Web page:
Purpose: To assess the accuracy of the shutter-speed approach compared with standard approach dynamic contrast material-enhanced magnetic resonance (MR) imaging pharmacokinetic analysis for breast cancer diagnosis. Materials and Methods: This study was approved by the institutional review board and was HIPAA compliant. Informed consent was obtained from 89 high-risk women (age range, 28-83 years) who had 92 suspicious lesions with negative findings at mammography (but visible at MR imaging). Each underwent a research dynamic contrast-enhanced MR imaging examination just prior to a clinical MR imaging-guided interventional procedure. Tumor region of interest (ROI) averaged and (for some) pixel-by-pixel dynamic contrastenhanced time-course data, together with mean arterial input function, were subjected to serial standard and shutter-speed approach analyses to extract pharmacokinetic parameters, including rate constant for passive contrast reagent transfer between plasma and interstitium (K trans) and interstitial space volume fraction, or v e. Pathologic findings were used as reference standards. Diagnostic accuracy was assessed with receiver operating characteristic analyses. Results: The pathologic analyses revealed 20 malignant and 72 benign lesions. Positive predictive value of the institutional clinical breast MR imaging protocol was 22%. At 100% sensitivity, ROI-averaged shutter-speed approach K transhad significantly(P = .008) higher diagnostic specificity than standard approach K trans:86.1% versus 77.8%. The difference in the ROI-averaged K trans parameter value, or ΔK trans (≡ K trans [shutter-speed approach] - K trans [standard approach]), had even higher specificity (88.9%). Combined use of ROI analysis and pixel-by-pixel mapping of ΔK trans achieved 98.6% specificity at 100% sensitivity. Conclusion: The use of the shutter-speed dynamic contrast-enhanced MR imaging method has the potential to improve breast cancer diagnostic accuracy and reduce putatively unnecessary biopsy procedures that yield benign pathologic findings.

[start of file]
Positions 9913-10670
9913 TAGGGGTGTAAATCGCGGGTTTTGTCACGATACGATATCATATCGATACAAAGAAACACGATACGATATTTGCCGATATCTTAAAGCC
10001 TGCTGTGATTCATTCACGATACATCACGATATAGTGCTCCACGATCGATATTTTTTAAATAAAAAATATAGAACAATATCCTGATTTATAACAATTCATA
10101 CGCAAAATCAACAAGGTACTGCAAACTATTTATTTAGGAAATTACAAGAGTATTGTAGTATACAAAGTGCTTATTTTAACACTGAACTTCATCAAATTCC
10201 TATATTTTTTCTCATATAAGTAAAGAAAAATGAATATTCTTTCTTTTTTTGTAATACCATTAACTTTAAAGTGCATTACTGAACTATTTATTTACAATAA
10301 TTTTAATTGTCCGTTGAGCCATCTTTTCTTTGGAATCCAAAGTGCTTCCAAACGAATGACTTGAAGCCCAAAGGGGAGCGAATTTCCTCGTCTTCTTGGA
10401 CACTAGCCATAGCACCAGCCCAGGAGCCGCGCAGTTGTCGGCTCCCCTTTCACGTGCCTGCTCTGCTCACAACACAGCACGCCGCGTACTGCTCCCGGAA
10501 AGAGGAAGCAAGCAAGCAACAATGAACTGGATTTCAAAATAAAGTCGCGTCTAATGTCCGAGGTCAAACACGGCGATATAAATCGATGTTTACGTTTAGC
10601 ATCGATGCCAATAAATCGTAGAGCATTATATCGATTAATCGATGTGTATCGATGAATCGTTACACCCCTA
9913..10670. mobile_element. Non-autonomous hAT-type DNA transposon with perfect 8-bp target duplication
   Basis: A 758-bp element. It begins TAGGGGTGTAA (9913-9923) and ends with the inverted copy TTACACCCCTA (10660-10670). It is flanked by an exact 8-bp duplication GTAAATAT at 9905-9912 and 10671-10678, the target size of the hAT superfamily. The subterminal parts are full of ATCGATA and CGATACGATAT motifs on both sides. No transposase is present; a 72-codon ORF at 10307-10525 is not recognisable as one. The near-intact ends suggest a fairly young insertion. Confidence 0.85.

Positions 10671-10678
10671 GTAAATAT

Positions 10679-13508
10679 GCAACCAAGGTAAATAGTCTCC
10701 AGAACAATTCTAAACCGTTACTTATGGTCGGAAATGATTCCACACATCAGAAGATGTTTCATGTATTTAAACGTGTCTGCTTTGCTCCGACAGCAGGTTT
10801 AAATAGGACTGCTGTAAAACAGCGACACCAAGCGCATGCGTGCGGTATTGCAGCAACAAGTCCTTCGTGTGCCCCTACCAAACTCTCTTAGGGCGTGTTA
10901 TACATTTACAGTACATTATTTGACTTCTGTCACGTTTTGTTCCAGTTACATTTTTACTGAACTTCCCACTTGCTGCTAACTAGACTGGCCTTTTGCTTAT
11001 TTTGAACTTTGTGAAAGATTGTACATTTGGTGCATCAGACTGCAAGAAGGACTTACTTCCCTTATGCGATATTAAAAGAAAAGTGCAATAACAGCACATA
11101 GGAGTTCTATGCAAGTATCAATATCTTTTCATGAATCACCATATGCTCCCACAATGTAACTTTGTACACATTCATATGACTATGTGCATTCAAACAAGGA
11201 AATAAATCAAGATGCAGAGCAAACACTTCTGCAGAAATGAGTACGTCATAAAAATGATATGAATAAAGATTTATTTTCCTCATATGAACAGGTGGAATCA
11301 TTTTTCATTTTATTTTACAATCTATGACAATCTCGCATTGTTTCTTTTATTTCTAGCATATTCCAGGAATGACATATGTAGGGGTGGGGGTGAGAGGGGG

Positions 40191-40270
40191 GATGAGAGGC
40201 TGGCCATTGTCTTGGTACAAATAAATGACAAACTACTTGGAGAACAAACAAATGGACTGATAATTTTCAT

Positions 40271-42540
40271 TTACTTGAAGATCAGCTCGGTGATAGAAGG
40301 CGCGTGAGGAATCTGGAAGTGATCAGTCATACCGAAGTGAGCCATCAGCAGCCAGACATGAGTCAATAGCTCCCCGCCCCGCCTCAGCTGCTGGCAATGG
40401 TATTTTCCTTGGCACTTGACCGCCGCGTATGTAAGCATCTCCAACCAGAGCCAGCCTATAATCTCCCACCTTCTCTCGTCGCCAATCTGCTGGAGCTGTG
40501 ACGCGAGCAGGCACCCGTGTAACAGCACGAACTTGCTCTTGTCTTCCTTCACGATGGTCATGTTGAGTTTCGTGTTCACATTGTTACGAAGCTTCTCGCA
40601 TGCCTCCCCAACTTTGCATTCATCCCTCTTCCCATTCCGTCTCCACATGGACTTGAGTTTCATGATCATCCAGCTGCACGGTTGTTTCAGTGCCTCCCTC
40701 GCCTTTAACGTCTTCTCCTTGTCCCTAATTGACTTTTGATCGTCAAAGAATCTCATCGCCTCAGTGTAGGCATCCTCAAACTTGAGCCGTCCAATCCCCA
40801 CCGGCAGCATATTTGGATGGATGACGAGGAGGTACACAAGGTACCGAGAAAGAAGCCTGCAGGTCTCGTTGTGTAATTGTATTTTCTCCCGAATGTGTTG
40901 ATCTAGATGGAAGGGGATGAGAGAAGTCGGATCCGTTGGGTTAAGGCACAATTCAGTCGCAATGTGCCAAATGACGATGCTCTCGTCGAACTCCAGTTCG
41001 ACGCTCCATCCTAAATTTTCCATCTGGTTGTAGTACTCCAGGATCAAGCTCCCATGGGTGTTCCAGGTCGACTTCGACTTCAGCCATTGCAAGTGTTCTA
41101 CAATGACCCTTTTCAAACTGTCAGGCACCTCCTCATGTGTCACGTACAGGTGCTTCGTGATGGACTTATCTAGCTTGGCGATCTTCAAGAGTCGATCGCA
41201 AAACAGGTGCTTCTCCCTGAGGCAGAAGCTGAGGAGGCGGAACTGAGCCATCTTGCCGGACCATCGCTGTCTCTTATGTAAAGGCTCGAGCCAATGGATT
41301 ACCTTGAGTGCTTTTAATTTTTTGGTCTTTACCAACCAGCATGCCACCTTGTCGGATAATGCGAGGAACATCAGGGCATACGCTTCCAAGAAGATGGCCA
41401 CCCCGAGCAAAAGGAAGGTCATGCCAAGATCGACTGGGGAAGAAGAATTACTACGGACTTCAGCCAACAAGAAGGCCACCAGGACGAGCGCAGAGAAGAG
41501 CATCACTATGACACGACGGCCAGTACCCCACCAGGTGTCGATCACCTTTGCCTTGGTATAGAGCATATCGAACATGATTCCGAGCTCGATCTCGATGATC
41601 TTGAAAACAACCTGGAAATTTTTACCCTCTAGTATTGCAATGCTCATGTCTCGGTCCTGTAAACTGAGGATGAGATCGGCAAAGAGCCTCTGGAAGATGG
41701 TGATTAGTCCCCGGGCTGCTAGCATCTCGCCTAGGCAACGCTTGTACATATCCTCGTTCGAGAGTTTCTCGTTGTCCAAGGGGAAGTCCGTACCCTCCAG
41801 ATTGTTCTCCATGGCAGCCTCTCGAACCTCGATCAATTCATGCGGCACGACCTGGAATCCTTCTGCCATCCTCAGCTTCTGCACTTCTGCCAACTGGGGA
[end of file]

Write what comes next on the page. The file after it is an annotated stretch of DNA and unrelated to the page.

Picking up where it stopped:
ASJC Scopus subject areas
- Radiology Nuclear Medicine and imaging